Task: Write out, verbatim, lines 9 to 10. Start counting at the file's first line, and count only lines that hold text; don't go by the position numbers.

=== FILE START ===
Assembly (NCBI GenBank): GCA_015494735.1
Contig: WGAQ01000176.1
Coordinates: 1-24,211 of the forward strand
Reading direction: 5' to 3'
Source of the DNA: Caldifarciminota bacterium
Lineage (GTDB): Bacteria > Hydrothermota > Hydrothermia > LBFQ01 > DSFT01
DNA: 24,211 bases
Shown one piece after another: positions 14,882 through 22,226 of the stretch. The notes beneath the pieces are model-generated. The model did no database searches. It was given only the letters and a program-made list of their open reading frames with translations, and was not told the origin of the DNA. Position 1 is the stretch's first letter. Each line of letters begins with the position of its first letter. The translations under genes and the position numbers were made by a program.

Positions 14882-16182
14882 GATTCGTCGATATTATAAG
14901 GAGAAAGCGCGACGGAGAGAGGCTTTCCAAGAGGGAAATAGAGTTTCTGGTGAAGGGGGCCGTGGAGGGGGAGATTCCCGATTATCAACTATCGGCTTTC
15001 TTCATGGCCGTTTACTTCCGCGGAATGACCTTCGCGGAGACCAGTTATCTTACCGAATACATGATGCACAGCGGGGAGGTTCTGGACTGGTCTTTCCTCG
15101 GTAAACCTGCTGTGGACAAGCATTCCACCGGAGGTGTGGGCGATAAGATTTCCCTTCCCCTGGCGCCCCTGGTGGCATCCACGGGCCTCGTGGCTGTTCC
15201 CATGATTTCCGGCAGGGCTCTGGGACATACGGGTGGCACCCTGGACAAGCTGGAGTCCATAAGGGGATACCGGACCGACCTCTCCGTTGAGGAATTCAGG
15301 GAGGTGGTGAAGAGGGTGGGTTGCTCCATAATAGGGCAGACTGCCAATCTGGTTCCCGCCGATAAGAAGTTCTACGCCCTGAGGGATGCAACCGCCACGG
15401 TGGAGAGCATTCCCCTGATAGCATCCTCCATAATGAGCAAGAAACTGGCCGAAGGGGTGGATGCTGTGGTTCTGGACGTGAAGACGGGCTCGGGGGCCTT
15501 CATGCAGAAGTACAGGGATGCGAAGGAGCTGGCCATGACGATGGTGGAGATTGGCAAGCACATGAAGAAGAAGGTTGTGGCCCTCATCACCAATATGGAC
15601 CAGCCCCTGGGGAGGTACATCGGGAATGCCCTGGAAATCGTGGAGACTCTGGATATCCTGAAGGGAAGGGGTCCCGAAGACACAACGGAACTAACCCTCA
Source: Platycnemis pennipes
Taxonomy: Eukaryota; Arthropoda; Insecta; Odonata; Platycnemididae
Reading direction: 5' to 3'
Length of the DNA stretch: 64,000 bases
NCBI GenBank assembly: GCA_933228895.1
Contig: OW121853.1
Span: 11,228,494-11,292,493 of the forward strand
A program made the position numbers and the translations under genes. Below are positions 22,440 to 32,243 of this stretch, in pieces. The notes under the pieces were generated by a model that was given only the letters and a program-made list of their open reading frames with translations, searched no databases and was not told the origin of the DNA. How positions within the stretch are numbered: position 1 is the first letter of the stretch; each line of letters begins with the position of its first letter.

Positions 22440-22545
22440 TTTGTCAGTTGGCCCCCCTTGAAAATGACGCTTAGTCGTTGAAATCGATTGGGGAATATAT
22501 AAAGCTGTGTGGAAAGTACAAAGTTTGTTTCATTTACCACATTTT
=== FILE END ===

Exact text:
Positions 14882-16182
14882 GATTCGTCGATATTATAAG